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black keys from trees white keys locked on black shoulders locked together above skeleton ribs keys to 45 keyboards from one tusk the word ivory rang through the air one tusk + one slave to carry it bought together if slave survived the long march sold for spice or sugar plantations if not replaced by other slaves five Africans died for each tusk 2 million for 400,000 American pianos including the one my grandmother played not to mention grieving villages burned women children left to die the dead elephants whose tusks went to Connecticut where they were cut bleached and polished while my grandmother played in Illinois my mother played and I— there were many old pianos and slaves were used till the 20th century: an African slave could have carried a tusk that was cut into white keys I played, starting with middle C and going up and down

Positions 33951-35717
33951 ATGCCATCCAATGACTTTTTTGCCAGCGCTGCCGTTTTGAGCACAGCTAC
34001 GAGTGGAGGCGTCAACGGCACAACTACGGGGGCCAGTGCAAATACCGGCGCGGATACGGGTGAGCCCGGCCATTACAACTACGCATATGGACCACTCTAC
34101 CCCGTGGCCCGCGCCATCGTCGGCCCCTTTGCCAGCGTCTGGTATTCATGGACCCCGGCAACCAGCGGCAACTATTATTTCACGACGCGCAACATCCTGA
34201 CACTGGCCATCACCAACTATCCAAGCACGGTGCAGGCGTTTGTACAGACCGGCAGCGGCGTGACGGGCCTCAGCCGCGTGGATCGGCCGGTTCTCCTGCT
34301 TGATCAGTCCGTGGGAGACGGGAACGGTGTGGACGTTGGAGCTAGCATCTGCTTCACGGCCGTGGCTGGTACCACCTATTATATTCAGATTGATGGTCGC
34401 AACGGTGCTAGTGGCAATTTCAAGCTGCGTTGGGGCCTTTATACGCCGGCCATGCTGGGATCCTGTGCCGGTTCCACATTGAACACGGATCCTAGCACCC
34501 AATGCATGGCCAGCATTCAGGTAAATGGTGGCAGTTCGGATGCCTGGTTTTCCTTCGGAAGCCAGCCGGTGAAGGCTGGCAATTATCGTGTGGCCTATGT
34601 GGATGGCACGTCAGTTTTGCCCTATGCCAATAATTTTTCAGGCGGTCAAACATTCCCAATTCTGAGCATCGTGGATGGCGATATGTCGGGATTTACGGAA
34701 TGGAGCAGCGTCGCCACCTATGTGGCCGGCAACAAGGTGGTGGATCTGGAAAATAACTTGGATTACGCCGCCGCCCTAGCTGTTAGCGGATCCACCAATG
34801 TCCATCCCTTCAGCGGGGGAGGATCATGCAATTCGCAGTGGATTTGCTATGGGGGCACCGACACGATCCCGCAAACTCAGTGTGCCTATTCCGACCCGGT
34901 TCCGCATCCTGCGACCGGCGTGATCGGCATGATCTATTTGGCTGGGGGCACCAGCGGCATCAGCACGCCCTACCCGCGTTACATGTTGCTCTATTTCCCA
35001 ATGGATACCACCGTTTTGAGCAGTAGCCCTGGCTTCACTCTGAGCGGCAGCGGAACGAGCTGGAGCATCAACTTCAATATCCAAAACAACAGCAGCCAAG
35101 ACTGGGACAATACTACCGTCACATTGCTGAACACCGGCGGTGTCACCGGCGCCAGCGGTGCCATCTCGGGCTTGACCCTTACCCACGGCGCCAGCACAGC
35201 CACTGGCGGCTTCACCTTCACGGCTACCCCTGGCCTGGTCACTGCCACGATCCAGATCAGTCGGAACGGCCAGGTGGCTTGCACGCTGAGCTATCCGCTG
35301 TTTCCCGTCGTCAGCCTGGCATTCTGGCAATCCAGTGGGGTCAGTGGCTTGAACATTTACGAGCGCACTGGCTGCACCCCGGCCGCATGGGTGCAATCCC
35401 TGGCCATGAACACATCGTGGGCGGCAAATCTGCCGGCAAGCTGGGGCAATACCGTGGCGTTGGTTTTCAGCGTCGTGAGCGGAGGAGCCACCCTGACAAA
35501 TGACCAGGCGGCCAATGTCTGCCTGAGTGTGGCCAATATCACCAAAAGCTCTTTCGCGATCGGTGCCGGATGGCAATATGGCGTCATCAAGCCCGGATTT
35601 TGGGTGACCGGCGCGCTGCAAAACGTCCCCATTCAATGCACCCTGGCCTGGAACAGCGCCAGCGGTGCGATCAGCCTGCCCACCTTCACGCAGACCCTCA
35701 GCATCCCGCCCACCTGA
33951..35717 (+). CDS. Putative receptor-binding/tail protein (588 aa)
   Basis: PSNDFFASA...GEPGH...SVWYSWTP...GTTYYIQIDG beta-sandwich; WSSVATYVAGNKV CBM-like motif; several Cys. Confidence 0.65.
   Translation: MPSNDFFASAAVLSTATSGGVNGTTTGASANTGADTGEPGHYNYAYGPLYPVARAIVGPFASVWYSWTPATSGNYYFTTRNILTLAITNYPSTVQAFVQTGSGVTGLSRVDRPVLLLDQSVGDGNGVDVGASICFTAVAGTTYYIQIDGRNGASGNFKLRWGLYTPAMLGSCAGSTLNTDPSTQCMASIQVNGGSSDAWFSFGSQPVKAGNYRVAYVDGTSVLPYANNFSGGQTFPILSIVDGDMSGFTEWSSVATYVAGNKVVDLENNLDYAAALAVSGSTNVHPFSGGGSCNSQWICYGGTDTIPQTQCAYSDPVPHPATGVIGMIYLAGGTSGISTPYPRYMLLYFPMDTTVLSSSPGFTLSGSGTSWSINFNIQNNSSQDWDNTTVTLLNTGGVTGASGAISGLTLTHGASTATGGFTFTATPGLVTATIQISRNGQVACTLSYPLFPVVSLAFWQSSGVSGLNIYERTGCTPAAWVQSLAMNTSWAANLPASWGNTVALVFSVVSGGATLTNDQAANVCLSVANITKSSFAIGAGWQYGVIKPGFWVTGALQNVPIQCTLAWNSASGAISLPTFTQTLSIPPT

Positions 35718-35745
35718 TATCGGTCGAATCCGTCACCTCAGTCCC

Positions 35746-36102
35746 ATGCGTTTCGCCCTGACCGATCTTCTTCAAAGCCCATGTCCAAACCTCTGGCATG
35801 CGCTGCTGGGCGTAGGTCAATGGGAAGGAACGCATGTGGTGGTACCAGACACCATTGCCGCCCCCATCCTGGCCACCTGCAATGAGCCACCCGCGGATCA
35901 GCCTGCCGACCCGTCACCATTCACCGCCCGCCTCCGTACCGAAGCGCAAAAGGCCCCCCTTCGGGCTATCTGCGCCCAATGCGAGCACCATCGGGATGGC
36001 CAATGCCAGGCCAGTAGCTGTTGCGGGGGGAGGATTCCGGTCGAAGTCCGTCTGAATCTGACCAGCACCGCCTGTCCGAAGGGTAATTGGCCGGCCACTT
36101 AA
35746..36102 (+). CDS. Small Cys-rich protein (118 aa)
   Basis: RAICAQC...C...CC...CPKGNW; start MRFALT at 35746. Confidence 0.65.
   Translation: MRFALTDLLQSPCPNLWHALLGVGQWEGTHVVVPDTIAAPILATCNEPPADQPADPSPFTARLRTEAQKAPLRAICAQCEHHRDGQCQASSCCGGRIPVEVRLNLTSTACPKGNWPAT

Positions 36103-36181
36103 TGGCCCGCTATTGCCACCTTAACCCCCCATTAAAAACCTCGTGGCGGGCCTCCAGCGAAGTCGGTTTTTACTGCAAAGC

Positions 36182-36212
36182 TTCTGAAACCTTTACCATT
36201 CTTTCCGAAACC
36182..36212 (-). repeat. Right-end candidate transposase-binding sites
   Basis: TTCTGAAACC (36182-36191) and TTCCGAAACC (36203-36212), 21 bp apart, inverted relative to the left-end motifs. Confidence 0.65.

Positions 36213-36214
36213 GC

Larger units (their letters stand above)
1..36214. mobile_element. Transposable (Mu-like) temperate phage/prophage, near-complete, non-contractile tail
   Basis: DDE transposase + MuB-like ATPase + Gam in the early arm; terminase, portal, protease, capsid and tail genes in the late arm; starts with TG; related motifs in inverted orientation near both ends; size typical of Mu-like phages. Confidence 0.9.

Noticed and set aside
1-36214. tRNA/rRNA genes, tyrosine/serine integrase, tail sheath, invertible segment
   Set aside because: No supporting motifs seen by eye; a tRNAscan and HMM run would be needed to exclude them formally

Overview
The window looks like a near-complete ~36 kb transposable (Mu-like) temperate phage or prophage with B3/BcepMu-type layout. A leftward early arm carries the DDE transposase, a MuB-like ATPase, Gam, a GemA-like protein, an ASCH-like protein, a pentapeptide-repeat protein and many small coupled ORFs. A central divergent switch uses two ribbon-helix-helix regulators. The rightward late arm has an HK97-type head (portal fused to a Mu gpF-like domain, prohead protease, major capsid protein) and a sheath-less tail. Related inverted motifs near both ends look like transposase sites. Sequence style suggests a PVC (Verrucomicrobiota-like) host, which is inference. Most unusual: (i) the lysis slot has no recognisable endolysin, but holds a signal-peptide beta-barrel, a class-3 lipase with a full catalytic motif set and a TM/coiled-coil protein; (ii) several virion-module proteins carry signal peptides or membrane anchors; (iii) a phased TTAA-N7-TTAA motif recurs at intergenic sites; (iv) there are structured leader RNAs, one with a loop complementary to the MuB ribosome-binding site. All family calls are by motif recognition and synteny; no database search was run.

From White Papers by Martha Collins. Copyright © 2012 by Martha Collins. Reprinted with permission of University of Pittsburgh Press. All rights reserved.
Martha Collins was born in Omaha, Nebraska, in 1940.
Date Published: 2012-01-01
Source URL: https://poets.org/poem/14